Music and dance are so much more than entertainment in Cuba, they're a part of life, especially when it comes to salsa.
Evolving over centuries, with much of the inspiration coming from the drums of Africa and guitars of Spanish conquistadors, it came under Castro's watchful eye in 1959 and as a result many clubs and live music venues closed down and performers retreated into casas de la trova (music houses), where the spirit of salsa lived on.
We can arrange musical trips to deep within the heart of Havana to areas which come alive at night, as well as salsa shows in unknown bars and tiny nightclubs. We also know the best local teachers for a private music workshop or salsa lesson, taking even the most two left footed dancer from zero to hero in a day or so. Wedding dancefloors will never be the same again.
Boxing in Havana
Despite professional boxing being banned in Cuba in 1961, amateur boxing is a seminal part of Cuban culture and the country has enjoyed sensational success in the ring, including winning 37 Olympic gold medals since it first participated in the Olympic games in 1900.
Despite professional boxing being banned in Cuba in 1961, amateur boxing is a seminal part of Cuban culture and the country has enjoyed sensational success in the ring, including winning 37 Olympic gold medals since it first participated in the Olympic games in 1900. With that in mind, where better to observe a session or even hone your own skills than in Cuba's capital Havana, home to some of the most respected boxers in the world.
Whether you're an aspiring boxer or a professional pugilist, a few hours at the legendary Rafael Trejo Boxing Gym will improve anyone's technique and get you clued up on the 'noble art'. The open-air gym is one of the most iconic in the world, where children who are just starting to learn the ropes come to find a training space alongside Cuba's Olympic champions.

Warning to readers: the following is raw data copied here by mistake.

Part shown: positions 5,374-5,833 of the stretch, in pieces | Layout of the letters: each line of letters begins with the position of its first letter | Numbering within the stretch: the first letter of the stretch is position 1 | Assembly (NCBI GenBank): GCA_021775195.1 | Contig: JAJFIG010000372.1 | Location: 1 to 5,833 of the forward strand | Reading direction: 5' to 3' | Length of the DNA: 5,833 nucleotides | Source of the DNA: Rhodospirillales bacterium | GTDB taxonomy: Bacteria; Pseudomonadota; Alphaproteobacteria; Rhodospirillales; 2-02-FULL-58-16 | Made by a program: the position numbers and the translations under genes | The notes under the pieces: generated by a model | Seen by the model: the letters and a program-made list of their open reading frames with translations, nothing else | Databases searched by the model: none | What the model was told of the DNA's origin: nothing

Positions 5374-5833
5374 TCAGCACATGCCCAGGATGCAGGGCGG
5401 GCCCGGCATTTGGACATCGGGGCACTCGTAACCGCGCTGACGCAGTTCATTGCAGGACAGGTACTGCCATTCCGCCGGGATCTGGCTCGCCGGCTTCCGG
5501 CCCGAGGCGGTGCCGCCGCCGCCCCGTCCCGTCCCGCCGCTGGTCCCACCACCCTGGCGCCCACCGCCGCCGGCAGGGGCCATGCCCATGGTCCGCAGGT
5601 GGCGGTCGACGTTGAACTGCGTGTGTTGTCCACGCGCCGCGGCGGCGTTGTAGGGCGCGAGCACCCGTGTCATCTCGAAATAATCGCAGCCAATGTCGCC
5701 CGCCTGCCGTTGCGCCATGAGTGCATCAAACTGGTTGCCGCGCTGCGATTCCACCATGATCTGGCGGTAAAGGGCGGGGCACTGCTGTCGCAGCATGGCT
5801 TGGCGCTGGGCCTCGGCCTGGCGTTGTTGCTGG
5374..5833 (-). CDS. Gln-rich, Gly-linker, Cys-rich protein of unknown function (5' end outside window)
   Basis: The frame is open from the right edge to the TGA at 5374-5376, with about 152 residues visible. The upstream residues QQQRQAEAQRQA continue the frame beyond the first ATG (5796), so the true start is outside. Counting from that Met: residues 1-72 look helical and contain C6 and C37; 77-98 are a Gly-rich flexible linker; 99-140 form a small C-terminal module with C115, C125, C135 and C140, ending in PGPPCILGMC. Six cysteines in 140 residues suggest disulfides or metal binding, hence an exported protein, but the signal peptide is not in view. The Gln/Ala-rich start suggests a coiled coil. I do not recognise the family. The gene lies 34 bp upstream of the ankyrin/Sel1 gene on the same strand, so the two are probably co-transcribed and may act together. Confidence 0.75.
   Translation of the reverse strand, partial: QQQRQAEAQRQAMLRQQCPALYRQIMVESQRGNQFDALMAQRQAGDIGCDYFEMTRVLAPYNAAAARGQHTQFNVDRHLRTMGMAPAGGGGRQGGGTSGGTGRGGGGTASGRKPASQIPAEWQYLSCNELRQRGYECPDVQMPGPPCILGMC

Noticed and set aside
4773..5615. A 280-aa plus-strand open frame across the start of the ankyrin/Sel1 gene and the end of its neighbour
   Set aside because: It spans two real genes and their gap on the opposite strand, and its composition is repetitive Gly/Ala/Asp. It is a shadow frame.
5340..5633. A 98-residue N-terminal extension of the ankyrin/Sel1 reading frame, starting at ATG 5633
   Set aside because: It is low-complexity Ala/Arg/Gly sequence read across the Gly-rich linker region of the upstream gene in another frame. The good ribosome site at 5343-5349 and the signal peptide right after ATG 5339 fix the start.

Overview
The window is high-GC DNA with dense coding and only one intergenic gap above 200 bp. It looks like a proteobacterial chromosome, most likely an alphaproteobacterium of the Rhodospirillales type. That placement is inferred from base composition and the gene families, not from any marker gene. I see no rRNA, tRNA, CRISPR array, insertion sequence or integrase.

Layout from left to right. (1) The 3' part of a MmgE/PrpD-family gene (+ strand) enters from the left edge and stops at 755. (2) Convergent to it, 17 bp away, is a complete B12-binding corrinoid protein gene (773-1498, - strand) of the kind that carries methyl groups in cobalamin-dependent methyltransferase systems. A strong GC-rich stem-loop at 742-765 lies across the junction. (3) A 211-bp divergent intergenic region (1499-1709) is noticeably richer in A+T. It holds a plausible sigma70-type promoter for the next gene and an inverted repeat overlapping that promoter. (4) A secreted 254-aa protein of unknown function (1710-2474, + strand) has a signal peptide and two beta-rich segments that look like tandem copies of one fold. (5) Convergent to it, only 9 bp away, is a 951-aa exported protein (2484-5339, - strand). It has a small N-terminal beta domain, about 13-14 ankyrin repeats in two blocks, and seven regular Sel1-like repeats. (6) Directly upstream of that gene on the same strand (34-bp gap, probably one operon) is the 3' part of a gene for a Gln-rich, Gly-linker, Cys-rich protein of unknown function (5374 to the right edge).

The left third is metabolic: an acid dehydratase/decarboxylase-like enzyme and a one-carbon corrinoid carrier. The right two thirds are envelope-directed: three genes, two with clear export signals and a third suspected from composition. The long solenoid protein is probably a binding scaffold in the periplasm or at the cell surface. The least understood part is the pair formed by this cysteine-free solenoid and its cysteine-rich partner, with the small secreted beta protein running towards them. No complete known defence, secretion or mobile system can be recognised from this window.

Dance Day in Havana
There's music on every street corner in Cuba and toddlers learn to dance almost before they can walk, so it makes sense that the country's National Ballet School is where some of the best ballet dancers in the world are trained - including the Royal Ballet's Carlos Acosta.
The school is a fiercely protected bastion of Cuban cultural heritage, only opening its doors to a select few visitors. Those privileged enough to visit can spend a few hours at the school and meet some of the 3,000 students, watching as the ever-strict teachers drill them in eye-wateringly quick pirouettes. Ballet is seen as a way out of poverty across Cuba and most dancers choose to stay in Havana after they graduate, moving on to the Cuban National Ballet.
This evening don your glad rags and head to the Grand Theatre of Havana to see some of the best ballerinas in the world take to the stage. Under the Castro regime, the arts were given a huge amount of funding, pushing them to the forefront of Cuban entertainment, meaningthat a night at the ballet is also a chance to people watch the diverse melting pot of Cuban society in one place.
Tobacco Farm Visit
Cigars are perhaps Cuba's most famous export. Tobacco is grown among the limestone karsts of Viñales, where farmers use the same time-tested methods they've honed for centuries.
The best way to get to know Cuban cigars is to spend a day exploring the region with a private guide. You will start on an underground river, exploring the lesser-seen side of Viñales and learning about what it is that makes the tobacco grown in this region so highly revered. After a traditional Cuban lunch overlooking the valley you will set off on your walking tour. Your guide, a native of the valley, will take you into the heart of the lush plantations, explaining the history of tobacco growing as you walk. You'll end your day learning about the lifecycle of a cigar, from seedling to drying, before rolling your very own.